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WEEPING WILLOW - SALIX BABYLONICA

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Scientific classification

Kingdom: Plantae

(unranked): Angiosperms

(unranked): Eudicots

(unranked): Rosids

Order: Malpighiales

Family: Salicaceae

Genus: Salix

Species: S. babylonica

Binomial name

Salix babylonica

Salix babylonica (Babylon willow or weeping willow; Chinese: 垂柳) is a species of willow native to dry areas of northern China, but cultivated for millennia elsewhere in Asia, being traded along the Silk Road to southwest Asia and Europe.

Description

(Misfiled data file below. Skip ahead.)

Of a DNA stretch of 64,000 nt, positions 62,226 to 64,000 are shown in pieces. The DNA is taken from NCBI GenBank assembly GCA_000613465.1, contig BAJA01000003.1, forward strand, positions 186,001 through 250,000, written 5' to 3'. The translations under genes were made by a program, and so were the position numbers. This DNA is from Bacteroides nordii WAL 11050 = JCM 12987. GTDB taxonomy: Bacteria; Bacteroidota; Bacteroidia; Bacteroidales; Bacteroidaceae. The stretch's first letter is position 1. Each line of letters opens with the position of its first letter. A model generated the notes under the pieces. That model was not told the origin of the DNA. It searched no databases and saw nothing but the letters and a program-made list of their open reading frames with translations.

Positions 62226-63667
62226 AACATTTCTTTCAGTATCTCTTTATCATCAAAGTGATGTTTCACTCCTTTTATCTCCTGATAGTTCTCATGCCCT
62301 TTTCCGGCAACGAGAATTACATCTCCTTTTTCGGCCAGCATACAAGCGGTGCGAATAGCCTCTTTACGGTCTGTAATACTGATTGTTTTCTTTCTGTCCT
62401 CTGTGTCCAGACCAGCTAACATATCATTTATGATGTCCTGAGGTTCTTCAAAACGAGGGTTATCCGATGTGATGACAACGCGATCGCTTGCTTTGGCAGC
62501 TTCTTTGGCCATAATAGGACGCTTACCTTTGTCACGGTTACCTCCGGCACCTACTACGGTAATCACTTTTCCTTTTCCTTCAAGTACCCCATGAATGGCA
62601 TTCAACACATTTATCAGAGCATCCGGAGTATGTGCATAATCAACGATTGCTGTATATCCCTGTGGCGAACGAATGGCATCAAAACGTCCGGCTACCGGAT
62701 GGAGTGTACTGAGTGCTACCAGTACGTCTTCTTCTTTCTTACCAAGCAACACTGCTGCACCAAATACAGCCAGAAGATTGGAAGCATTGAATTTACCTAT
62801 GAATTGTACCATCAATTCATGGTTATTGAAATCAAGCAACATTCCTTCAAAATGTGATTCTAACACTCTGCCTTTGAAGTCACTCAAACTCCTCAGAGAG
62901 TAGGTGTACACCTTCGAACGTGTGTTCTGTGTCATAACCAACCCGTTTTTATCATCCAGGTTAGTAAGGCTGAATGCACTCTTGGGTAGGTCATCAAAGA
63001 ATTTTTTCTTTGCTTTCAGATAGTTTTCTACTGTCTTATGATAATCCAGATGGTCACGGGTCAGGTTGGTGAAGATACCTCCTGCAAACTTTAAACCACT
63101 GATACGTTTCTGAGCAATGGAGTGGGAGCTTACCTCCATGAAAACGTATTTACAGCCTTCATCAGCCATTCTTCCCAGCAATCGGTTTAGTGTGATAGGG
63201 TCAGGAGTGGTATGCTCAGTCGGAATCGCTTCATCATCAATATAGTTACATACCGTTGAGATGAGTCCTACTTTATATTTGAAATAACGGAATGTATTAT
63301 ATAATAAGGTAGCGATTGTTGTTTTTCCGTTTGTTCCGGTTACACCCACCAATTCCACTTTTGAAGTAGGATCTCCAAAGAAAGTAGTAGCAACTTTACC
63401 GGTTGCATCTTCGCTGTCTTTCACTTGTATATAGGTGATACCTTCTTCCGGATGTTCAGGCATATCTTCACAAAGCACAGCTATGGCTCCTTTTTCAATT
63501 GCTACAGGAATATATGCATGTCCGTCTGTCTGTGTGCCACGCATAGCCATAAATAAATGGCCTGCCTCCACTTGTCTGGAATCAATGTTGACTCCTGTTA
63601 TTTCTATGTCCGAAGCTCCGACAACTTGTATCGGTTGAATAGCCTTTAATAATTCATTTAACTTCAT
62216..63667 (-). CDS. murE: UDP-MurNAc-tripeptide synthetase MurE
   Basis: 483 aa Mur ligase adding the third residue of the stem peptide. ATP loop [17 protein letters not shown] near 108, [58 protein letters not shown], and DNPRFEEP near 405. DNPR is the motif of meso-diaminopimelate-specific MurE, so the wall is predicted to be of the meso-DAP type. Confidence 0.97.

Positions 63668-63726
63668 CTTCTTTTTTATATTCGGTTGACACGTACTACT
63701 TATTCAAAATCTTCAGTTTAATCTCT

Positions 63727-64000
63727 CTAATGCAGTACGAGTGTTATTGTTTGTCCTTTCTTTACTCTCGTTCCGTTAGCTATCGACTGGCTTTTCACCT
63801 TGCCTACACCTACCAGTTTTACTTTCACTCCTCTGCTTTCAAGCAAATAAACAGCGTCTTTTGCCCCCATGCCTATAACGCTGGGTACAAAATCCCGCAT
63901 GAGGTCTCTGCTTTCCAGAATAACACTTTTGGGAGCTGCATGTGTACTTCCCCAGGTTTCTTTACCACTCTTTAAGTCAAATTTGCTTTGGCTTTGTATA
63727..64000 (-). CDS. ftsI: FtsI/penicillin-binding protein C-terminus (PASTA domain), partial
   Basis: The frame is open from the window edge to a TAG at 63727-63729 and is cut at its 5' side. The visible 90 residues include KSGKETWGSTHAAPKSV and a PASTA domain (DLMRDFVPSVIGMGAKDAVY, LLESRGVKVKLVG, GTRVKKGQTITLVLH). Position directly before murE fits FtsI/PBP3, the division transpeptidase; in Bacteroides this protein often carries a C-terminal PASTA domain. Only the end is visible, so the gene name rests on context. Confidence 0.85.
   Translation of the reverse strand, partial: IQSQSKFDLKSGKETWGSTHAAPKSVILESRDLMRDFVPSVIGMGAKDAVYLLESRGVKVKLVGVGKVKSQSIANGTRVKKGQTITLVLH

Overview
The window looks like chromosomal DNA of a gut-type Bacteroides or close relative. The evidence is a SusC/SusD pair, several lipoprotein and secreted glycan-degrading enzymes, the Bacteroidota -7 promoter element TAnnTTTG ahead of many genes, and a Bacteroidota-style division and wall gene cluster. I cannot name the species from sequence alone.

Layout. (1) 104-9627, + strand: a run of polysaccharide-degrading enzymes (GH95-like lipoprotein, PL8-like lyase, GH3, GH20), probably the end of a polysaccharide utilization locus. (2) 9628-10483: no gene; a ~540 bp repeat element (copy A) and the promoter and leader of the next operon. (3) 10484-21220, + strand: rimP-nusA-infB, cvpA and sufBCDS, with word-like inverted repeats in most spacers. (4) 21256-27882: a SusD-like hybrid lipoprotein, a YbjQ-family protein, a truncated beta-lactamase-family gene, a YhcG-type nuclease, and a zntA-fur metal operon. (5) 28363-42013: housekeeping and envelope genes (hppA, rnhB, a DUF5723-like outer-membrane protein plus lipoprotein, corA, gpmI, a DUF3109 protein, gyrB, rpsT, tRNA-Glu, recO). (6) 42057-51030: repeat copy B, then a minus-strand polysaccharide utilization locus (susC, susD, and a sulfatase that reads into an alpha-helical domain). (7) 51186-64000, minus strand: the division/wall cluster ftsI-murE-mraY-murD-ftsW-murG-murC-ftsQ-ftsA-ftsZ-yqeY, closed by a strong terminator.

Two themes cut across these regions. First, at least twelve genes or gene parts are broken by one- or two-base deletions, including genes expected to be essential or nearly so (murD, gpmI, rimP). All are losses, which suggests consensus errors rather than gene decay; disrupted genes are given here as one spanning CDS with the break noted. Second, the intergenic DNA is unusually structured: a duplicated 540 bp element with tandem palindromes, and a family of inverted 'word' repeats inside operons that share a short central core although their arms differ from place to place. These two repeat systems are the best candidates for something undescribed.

Salix babylonica is a medium- to large-sized deciduous tree, growing up to 20–25 m (66–82 ft) tall. It grows rapidly, but has a short lifespan, between 40 to 75 years. The shoots are yellowish-brown, with small buds. The leaves are alternate and spirally arranged, narrow, light green, 4–16 cm long and 0.5–2 cm broad, with finely serrate margins and long acuminate tips; they turn a gold-yellow in autumn. The flowers are arranged in catkins produced early in the spring; it is dioecious, with the male and female catkins on separate trees.

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